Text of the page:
Select from our range of boat steering wheels including three, four and five-spoke steering wheels from Ultraflex, Multiflex, RWB Marine, JPW Marine and Eastsun Marine. We have stainless steel boat steering wheels, plastic boat steering wheels and some made from a combination of materials such as aluminium & plastic boat steering wheels.
Most boat steering wheels will fit a standard 1.91cm (3 quarters of an inch) tapered shaft, which makes it easier for boat owners to change their wheel. This is always worth checking though.
If you’ve ever had to change over a steering wheel or a helm, then you’ll know how hard these wheels can be to get off. The wheels tend to get frozen onto the helm, and they can be difficult to remove, especially if you want to avoid damage to the helm shaft or wheel.
Depending on the design of your wheel and how it is attached to the helm, there are a couple of methods for removing it. If you’d prefer not to purchase additional tools, start by removing the centre cap to get to the nut. Some caps are easy to pry off, but others are secured with a little flat-head or Allen screw, and these can also get stuck. If it is, simply turn the wheel so you can see the opposite side of the cap from where the screw is, and (using some sort of flat implement) pry the cap out. Then remove the nut, and if there is a washer behind it remove that too.
Place the nut back onto the helm shaft so that it sticks out just past the threads. With that nut protecting the threads of the helm, take one leg and place it under the steering wheel, and then use your arm on the other side of the wheel to force it away from the helm, applying as much pressure as you can. Then simply hit the nut with a hammer, and the wheel should pop off the helm against the nut. If that happens, you simply remove the nut & pull the wheel off.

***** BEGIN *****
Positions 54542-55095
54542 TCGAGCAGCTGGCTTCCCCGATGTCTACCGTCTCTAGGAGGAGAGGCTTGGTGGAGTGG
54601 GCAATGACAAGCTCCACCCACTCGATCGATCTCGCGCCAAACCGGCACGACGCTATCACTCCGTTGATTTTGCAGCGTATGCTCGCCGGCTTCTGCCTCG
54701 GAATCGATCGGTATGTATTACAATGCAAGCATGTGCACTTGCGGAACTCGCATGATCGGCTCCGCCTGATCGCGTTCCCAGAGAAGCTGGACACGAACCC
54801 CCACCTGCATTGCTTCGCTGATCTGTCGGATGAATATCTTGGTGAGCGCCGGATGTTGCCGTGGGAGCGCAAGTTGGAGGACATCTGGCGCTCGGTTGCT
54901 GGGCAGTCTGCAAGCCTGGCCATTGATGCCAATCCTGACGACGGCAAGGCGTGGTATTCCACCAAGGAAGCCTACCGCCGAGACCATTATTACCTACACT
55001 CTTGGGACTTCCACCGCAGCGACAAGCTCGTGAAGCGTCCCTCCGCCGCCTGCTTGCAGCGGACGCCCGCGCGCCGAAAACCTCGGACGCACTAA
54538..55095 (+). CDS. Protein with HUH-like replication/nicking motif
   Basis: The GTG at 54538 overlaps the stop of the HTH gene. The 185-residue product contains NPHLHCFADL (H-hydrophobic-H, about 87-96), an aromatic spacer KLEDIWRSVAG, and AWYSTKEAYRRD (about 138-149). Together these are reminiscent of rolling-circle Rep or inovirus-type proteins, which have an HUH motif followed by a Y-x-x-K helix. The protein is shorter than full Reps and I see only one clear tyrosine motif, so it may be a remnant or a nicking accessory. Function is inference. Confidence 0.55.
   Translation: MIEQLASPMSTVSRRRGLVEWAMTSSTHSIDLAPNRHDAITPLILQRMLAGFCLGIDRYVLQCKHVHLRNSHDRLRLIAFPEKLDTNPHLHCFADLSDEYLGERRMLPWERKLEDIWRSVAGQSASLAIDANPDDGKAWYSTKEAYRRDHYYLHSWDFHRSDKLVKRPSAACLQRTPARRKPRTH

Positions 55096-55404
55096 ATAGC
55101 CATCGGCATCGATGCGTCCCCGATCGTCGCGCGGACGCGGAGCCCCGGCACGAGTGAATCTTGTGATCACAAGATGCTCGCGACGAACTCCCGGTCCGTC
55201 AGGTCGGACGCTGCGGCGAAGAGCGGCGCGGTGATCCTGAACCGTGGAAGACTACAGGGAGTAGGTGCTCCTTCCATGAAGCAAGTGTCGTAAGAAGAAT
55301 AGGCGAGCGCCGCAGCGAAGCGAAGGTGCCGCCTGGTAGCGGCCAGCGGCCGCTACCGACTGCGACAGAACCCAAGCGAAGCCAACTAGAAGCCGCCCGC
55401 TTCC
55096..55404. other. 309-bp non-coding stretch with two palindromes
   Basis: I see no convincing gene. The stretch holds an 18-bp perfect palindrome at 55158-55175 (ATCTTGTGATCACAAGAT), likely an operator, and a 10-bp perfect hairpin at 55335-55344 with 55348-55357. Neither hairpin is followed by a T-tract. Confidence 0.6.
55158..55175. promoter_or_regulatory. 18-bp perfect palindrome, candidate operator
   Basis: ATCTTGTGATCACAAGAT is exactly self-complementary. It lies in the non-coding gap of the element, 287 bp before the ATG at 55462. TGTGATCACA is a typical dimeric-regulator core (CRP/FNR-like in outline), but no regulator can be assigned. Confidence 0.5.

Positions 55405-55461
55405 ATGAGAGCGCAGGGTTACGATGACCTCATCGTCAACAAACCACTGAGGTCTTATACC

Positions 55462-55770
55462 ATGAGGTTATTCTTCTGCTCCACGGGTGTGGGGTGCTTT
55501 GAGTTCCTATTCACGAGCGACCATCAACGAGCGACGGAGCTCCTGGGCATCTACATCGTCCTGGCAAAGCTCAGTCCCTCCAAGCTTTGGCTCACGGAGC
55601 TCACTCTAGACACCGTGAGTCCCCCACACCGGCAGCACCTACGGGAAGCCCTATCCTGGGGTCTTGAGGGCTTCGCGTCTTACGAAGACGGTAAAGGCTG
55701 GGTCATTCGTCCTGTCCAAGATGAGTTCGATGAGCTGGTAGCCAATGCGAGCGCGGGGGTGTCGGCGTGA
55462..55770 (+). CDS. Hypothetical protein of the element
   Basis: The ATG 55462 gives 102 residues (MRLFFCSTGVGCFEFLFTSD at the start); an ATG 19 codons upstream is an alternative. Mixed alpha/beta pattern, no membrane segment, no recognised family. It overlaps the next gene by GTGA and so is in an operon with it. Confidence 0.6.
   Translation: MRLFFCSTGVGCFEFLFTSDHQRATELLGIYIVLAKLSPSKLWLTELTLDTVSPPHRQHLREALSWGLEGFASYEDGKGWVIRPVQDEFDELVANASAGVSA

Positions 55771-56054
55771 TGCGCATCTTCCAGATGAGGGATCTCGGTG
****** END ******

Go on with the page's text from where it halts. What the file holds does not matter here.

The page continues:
If this doesn’t work, you may need to purchase a steering wheel puller from auto shops (they are not expensive). The benefit of using a puller is that they pull the wheel straight out from the shaft, rather than kinking it on the shaft (which is what may happen if you pull using your hands only). A puller is basically a tool with a threaded rod through the centre, and three adjustable hooks around it. Place the point of the puller’s threaded rod in the centre of the steering wheel, and then try to get a grip on the centre part of the wheel (not the outside ring) with the 3 adjustable hooks.
Once you’ve positioned the hooks, adjust the threaded rod to get the hooks to grip. Attach a socket to the other end of the threaded rod, and slowly turn it to crank some pressure on the puller. Watch out for the hooks starting to slip, as if this happens, they may need to be readjusted. If the wheel remains stuck, spray a bit of penetrating oil (like WD40) into the centre of the wheel & let that soak in for a few seconds to break up the corrosion.
If the wheel still refuses to budge, try using a slide hammer. The end of a slide hammer is basically a hook, so it lets you hook it onto something and then bang it using the slide mechanism. Obviously, this is not ideal as it will result in uneven pressure being applied to the wheel and helm shaft, but the impact can be quite effective at breaking up the corrosion.